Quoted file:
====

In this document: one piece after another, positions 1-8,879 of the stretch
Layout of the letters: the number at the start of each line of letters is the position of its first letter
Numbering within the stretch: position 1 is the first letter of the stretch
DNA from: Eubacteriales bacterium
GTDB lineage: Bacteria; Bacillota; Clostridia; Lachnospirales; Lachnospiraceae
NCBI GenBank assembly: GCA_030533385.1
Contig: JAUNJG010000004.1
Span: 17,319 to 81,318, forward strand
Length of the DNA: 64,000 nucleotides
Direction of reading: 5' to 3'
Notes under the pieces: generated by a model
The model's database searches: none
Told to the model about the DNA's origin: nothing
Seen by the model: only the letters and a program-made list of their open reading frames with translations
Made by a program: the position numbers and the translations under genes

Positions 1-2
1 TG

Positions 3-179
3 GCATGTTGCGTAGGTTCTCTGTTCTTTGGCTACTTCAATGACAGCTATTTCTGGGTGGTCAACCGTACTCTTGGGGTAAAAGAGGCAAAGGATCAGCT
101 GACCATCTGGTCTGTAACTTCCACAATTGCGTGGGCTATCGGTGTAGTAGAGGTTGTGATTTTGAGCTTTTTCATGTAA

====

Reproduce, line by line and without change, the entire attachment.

In this document: one piece after another, positions 1-8,879 of the stretch
Layout of the letters: the number at the start of each line of letters is the position of its first letter
Numbering within the stretch: position 1 is the first letter of the stretch
DNA from: Eubacteriales bacterium
GTDB lineage: Bacteria; Bacillota; Clostridia; Lachnospirales; Lachnospiraceae
NCBI GenBank assembly: GCA_030533385.1
Contig: JAUNJG010000004.1
Span: 17,319 to 81,318, forward strand
Length of the DNA: 64,000 nucleotides
Direction of reading: 5' to 3'
Notes under the pieces: generated by a model
The model's database searches: none
Told to the model about the DNA's origin: nothing
Seen by the model: only the letters and a program-made list of their open reading frames with translations
Made by a program: the position numbers and the translations under genes

Positions 1-2
1 TG

Positions 3-179
3 GCATGTTGCGTAGGTTCTCTGTTCTTTGGCTACTTCAATGACAGCTATTTCTGGGTGGTCAACCGTACTCTTGGGGTAAAAGAGGCAAAGGATCAGCT
101 GACCATCTGGTCTGTAACTTCCACAATTGCGTGGGCTATCGGTGTAGTAGAGGTTGTGATTTTGAGCTTTTTCATGTAA